PHILADELPHIA (AP) -- Researchers in Philadelphia have begun an ovarian cancer detection study that relies on dogs' keen sense of smell.
Scientists at the Monell Chemical Senses Center want to combine old-fashioned olfactory work with modern technology to help catch the disease in its earliest stages.
Ovarian cancer affects about 20,000 U.S. women each year. But survival rates are low because it's often not diagnosed until it has spread.
The University of Pennsylvania's Working Dog Center is training three canines using blood and tissue samples donated by ovarian cancer patients.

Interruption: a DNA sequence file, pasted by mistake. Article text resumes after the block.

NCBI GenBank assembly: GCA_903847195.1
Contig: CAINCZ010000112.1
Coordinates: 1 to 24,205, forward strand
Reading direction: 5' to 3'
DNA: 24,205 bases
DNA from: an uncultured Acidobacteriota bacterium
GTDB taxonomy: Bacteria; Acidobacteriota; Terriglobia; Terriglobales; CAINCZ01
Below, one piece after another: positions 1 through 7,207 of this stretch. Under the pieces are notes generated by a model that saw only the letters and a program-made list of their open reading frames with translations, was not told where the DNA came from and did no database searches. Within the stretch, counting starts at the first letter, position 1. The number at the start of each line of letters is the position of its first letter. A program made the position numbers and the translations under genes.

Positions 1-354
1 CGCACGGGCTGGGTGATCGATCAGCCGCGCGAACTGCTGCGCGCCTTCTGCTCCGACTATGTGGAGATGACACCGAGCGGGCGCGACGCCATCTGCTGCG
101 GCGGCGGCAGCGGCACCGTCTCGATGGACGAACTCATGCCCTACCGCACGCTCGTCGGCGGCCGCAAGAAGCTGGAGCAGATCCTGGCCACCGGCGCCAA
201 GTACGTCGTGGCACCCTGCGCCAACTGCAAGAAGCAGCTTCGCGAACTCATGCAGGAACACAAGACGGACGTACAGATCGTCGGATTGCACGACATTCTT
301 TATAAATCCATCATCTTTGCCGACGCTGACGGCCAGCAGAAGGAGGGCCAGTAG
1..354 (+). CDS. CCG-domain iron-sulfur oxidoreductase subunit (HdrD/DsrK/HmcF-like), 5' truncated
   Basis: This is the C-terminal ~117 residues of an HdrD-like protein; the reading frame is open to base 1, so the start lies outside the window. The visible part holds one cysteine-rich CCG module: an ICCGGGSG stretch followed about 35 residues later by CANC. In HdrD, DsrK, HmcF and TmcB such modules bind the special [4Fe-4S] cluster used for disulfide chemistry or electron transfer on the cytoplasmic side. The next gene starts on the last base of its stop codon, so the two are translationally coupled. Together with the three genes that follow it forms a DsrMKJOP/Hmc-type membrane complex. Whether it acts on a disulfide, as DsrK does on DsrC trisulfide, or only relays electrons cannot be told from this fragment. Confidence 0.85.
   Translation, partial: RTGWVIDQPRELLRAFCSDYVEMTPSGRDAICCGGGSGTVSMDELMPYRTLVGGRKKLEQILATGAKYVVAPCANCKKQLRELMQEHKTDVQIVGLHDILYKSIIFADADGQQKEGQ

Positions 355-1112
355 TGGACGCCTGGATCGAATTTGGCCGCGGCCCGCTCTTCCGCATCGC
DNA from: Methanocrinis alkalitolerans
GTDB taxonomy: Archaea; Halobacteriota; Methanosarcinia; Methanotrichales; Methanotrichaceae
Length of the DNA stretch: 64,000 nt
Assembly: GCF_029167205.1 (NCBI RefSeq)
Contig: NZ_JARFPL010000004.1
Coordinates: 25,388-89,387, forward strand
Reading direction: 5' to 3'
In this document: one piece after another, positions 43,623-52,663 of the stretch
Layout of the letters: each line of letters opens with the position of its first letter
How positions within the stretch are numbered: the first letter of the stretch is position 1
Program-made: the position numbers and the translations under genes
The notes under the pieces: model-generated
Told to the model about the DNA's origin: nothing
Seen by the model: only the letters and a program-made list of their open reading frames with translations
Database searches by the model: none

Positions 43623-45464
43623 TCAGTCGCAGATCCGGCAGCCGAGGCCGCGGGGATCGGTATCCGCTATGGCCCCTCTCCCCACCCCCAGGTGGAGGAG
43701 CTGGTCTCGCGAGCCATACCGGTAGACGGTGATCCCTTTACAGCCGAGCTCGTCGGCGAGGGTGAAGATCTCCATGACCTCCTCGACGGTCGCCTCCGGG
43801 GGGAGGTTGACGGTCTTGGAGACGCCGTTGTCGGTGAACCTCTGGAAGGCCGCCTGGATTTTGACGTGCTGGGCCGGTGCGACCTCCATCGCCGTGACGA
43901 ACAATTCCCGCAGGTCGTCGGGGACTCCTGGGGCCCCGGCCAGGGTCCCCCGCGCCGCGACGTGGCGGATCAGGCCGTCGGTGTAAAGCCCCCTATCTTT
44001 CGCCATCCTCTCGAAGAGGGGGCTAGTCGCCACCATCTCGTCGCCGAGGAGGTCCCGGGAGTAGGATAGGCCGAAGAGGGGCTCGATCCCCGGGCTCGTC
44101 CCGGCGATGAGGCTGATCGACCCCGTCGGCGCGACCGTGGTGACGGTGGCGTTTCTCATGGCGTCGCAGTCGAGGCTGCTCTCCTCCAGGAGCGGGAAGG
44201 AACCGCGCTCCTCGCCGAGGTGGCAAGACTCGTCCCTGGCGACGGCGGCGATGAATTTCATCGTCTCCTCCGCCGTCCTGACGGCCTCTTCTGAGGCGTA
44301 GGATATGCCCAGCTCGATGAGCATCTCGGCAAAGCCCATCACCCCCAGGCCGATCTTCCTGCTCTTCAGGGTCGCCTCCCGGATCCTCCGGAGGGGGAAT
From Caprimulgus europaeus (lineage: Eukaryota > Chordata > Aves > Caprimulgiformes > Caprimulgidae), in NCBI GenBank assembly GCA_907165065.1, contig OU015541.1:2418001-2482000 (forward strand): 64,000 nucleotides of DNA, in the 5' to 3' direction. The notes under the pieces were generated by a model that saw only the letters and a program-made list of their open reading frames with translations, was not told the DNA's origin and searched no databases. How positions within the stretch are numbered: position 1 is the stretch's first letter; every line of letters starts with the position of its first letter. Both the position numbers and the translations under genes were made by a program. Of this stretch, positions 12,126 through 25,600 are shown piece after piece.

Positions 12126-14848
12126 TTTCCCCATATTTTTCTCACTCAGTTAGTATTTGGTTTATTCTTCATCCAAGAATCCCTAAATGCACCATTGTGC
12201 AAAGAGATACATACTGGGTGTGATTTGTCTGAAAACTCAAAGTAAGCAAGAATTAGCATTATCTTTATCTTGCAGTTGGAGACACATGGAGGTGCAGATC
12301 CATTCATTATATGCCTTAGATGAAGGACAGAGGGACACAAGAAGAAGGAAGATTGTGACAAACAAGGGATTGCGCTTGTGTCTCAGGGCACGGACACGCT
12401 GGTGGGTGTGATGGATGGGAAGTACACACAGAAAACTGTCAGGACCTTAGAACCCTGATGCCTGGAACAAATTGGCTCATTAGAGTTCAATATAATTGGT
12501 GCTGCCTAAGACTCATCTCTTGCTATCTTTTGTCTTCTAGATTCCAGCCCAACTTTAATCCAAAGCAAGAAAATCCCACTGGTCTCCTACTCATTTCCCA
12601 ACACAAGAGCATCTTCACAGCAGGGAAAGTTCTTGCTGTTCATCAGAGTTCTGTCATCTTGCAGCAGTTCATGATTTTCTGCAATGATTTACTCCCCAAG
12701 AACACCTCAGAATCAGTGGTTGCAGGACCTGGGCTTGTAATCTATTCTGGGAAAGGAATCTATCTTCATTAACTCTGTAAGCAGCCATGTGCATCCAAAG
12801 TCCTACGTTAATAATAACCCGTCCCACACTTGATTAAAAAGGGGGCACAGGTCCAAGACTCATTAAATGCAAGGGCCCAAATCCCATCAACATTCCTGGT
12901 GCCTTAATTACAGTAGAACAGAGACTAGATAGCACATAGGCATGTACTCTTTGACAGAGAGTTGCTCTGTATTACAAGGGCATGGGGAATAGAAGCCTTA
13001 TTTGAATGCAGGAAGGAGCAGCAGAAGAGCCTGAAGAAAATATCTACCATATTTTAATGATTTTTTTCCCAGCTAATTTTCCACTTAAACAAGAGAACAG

If dogs can identify the substance that marks the disease's presence, Monell researchers believe they can create a sensor device to detect the same chemical.
The study is being funded by an $80,000 grant from the Madison, N.J.-based Kaleidoscope of Hope Foundation.
To comment, the following rules must be followed:
Comments may be monitored for inappropriate content, but the station is under no legal obligation to do so.
If you believe a comment violates the above rules, please use the Flagging Tool to alert a Moderator.
Flagging does not guarantee removal.
Multiple violations may result in account suspension.
Decisions to suspend or unsuspend accounts are made by Station Moderators.
Questions may be sent to firstname.lastname@example.org.
Please provide detailed information.
All comments must adhere to the WSAW.com discussion rules.